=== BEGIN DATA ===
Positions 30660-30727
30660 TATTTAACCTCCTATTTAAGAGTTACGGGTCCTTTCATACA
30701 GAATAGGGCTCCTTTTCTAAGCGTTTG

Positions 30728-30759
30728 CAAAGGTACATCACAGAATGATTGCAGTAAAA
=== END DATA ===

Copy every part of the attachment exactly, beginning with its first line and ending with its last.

Positions 30660-30727
30660 TATTTAACCTCCTATTTAAGAGTTACGGGTCCTTTCATACA
30701 GAATAGGGCTCCTTTTCTAAGCGTTTG

Positions 30728-30759
30728 CAAAGGTACATCACAGAATGATTGCAGTAAAA